Your social media presence is a byproduct of your company.
So an average company will have an average social media presence.
Because most of your time is spent reacting. Responding, answering, replying and acknowledging.
In contrast, the best corporate social media examples are proactive. They set the tone and steer engagement they way they want.
But most can't do that. And it has nothing to do with your social media team.
Here are 3 business factors that are preventing you from social media success.
Until a few years ago, you could build a brand with mass-media advertising.
The entire world watched the same, limited TV channels, listened to the same, limited radio stations and read the same, limited newspapers. There were no other options. And no way for customers to speak up.
Fortunately (or unfortunately), those days are over. Today, your product or service drives brand value.
For example, name a few of the top brands in the world today...
Somewhere near the top of everyone's list is Apple. They've had some great commercials over the years, their retail stores are fun, and their customer service is OK.
But what's the most important thing they have? Unbelievable products.
Steve Job's biography gives us more insight:
"His father refused to use poor wood for the back of cabinets, or to build a fence that wasn't constructed as well on the back side as it was the front. Jobs likened it to using a piece of plywood on the back of a beautiful chest of drawers. “For you to sleep well at night, the aesthetic, the quality, has to be carried all the way through.”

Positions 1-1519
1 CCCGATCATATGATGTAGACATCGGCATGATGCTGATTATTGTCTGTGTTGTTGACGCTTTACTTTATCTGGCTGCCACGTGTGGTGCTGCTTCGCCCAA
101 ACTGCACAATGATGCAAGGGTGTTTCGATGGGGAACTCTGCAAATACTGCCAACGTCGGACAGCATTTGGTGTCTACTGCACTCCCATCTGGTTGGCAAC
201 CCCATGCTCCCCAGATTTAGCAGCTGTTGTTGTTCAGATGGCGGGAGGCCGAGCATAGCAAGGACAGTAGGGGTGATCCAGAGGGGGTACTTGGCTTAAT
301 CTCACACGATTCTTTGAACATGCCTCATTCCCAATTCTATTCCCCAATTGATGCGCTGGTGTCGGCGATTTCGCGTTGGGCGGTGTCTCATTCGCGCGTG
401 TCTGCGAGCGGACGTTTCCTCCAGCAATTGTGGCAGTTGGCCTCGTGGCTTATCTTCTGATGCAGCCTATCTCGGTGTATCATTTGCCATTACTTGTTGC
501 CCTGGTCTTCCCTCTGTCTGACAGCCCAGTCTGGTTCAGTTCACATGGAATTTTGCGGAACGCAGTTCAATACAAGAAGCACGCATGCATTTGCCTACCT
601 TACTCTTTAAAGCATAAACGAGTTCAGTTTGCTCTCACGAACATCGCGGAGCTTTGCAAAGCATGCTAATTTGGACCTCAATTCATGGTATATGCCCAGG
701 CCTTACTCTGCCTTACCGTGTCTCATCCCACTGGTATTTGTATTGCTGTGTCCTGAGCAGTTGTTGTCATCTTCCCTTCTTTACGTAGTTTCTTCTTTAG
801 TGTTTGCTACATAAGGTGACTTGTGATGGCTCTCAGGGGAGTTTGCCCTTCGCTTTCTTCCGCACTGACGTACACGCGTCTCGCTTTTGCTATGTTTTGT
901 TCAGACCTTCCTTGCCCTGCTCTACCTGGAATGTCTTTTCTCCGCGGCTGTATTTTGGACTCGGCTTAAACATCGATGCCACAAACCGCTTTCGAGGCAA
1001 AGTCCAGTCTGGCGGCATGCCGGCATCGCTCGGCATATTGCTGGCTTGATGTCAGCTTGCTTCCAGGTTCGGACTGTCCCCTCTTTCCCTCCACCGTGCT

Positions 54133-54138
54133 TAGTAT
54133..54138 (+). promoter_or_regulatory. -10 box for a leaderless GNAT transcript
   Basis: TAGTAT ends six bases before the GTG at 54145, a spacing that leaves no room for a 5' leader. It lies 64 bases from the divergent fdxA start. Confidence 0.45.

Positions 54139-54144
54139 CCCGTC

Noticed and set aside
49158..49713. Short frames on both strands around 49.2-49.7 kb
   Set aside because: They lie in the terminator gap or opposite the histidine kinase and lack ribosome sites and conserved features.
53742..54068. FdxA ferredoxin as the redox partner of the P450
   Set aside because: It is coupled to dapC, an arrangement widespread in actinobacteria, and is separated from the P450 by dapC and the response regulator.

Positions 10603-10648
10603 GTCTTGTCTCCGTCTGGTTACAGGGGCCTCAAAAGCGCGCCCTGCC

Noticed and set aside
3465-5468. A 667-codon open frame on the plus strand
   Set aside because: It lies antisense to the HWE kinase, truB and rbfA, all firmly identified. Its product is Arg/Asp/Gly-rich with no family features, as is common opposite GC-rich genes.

Your brand value today comes from the quality of your product or service – not what you say on your Facebook page.
Being the lowest price is no longer a sustainable, competitive advantage. There's only room for one Wal-Mart, and one Amazon.
Because sooner or later, your business model will be disrupted by technology and someone, somewhere will offer a cheaper, commoditized solution.
But that's not the worst part.
Discounting and aggressive pricing leads to a vicious, downward spiral. So companies have to cut corners elsewhere, just to turn a profit. They hire cheaper staff, cut back on operations, and stop reinvesting in the business to help it get better.
All of this leads to a poor customer experience.
So when someone is disgruntled (which happens more often), they don't call the slow, ineffective customer service line.
Instead, they trash your business on Yelp. Or they tell their friends on Facebook. And that ripple effect kills-off any good will you've created online.
You can't expect an "open" or "engaging" social media presence if your company isn't, either.
Draconian policies from the industrial area don't foster community. And having a mission statement is much different than believing in a mission.
Your social media presence is just the external view of your culture, and the people behind it. Tony Hsieh, CEO of Zappo's, takes it a step further:
At the end of the first week of training, we make an offer to the entire class. We offer everyone $2000 to quit (in addition to paying them for the time they’ve already worked), and it’s a standing offer until the end of the fourth week of training. We want to make sure that employees are here for more than just a paycheck. We want employees that believe in our long term vision and want to be a part of our culture. As it turns out, on average, less than 1% of people end up taking the offer.
Because companies are like cities with thousands of moving parts. And there's a trickle down effect that can enhance, or detract from your social media strategy.
Does your company really believe in two-way dialogue? Do executives "buy-in" and show their support with more time, resources, and training? Can your organization be flexible and adapt in real-time to evolving customer demands?
And finally, is everyone in for the long haul?
Because true success doesn't happen next week or next month. It will take years to pay off. And if these areas aren't working properly, then you can't expect your marketing to succeed, either.